It’s a rainy Sydney Saturday and my beloved has just left the warmth of our bed to trudge off to TEDx. As I expressed dissatisfaction with this turn of events, he said to me “well, if you had done a better job on your entry form we’d be there together.”*
On the scale of one to douchebag, going on a date to TEDx has to rate pretty highly, but that aside, he was absolutely right. This seemed of significance because it struck the same chord as a conversation I’d had the previous day with my chief co-conspirator at work who pointed out that while I may be excellent (I said may be) at promoting goods, services, the work we do, bluntly, I suck at self-promotion.
While it’s clear to me that one must, at various times put one’s best foot forward and sell oneself, I can’t rid myself of a slight squeamishness. I’m frankly rotten at job interviews, first dates, public speaking, appearing on camera.
It’s not that I lack confidence in my talents.
I have an ego the size of the planet. There’s just something about pimping oneself I find a tad gauche.
Amongst some of my friends, one of the most damning indictments of a person is to say of him, archly, “of course, he’s an excellent self-publicist.” Layers of sneering elitism are contained within this, of course – centuries of entitlement and privilege. One need not be good at self-promotion because one is who one is. It’s essentially bullshit, and I acknowledge that, but I’m still struggling to get past it. We live in a world where ‘maintaining a personal brand’ is a real consideration, and those who fall behind get left behind.
So how do you sell yourself gracefully?
The people whose self-selling skills I admire are all bound by a common thread. They communicate their intense passion and love for what they do in a way that leaves ego at the door; creating a separation that suggests it’s almost incidental that it happens to be “me” that did this – the accomplishment itself transcends the personal. Of course, go too far down this path and you’re in all kinds of Messianic trouble; next thing you know god’s writing your next album and whispering secrets in your ear about who might most enjoy a lovely glass of Kool-Aid…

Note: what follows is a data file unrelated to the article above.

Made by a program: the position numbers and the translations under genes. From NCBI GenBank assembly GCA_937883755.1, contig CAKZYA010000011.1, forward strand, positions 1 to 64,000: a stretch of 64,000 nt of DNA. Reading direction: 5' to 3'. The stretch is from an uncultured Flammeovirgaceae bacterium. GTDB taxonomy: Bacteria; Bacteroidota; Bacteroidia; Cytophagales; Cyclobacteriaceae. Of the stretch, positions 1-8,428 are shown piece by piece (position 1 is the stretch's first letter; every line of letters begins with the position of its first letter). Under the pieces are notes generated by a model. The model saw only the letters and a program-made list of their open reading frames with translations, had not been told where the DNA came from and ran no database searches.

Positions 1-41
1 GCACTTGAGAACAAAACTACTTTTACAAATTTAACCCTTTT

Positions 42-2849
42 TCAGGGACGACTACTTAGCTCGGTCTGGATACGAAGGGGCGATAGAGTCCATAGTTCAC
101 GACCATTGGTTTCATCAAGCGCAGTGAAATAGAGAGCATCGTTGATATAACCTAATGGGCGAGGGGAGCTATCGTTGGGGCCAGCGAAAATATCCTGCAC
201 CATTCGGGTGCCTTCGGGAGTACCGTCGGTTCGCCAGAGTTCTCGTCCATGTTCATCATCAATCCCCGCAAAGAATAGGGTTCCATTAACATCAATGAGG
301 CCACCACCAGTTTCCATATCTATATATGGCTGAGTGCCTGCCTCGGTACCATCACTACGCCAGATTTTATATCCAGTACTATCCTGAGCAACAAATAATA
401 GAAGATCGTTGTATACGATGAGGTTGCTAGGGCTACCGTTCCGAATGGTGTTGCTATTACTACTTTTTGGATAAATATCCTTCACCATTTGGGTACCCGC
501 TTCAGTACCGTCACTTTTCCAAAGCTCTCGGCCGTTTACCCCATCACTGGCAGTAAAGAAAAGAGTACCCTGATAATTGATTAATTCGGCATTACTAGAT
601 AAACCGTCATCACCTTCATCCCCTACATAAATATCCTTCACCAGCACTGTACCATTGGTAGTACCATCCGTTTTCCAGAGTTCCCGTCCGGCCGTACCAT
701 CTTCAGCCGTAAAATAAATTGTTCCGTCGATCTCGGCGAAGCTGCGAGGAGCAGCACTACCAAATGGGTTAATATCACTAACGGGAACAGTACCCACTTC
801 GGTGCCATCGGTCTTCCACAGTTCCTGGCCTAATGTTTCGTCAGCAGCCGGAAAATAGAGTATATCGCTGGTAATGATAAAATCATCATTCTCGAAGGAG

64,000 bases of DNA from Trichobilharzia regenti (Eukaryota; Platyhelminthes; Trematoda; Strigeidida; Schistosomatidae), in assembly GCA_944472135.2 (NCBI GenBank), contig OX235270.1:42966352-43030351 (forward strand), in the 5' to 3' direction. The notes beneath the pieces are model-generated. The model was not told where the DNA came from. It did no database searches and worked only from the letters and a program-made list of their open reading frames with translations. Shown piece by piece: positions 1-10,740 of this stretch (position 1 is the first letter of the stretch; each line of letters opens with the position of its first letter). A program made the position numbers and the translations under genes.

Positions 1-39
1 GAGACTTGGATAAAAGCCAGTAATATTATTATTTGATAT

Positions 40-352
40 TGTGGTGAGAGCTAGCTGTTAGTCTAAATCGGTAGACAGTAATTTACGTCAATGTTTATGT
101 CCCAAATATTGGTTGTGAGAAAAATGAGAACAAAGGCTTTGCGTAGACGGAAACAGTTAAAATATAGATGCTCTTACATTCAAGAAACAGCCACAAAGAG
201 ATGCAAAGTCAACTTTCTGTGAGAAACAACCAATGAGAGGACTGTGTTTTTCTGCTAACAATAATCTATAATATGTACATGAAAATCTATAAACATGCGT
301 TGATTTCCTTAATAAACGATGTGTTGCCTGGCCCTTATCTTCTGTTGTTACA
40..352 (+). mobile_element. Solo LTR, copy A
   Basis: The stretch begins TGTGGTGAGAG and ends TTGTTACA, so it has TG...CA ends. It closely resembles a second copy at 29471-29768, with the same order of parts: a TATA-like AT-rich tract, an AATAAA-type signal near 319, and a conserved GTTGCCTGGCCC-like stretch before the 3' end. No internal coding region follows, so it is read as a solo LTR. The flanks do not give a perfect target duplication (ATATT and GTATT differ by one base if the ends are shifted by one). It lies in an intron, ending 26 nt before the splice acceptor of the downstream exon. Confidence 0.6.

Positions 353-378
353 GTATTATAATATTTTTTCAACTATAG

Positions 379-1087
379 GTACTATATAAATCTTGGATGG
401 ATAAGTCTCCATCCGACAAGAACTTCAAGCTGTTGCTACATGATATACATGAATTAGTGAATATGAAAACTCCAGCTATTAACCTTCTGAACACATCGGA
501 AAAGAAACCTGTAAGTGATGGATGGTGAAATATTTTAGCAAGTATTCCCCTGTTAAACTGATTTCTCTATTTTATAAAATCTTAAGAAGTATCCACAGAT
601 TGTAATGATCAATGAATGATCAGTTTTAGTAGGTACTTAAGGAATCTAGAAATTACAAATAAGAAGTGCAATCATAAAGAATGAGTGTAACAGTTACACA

My family instilled in me the notion that boasting is vulgar, and I’ve largely chosen to hang on to this belief. Even the brashest of my friends retain the saving grace of self-doubt and criticism. But there are situations where that’s simply not appropriate or relevant; your potential employer or new client doesn’t want to hear of your battles with the Muse; dark moments of soul-deep self-loathing; waking in the night wondering if it’s all worth it: successful navigation of these inner crises is what makes us good at what we do.
Silence those inner demons and your talent would suffer, become smug and lumpen, but amplify that turmoil and you begin to sound nuts.
There’s nothing inherently graceless about holding deep-seated self-belief. It’s not necessarily horribly vain to be proud of one’s achievements, but it’s certainly a hard act to balance. I think it makes a huge difference what those achievements are – bragging about your recent discovery of a cure for cancer is excusable, gloating about your yacht is not.
What do you think? Where do you draw the line? Does it depend who you’re talking to? Is it ever good form to be triumphant about material wealth? Should your achievements speak for themselves?
postscript: I’m off to Cockatoo Island to see the Biennale with one of my dearest friends and her delightful daughter. Art and puddle jumping, gumboots and good times. And the sun’s coming out! I’m pretty pleased about it. Forgive my showing off.
*It amuses me to make him sound like a sod. He’s actually a complete darling.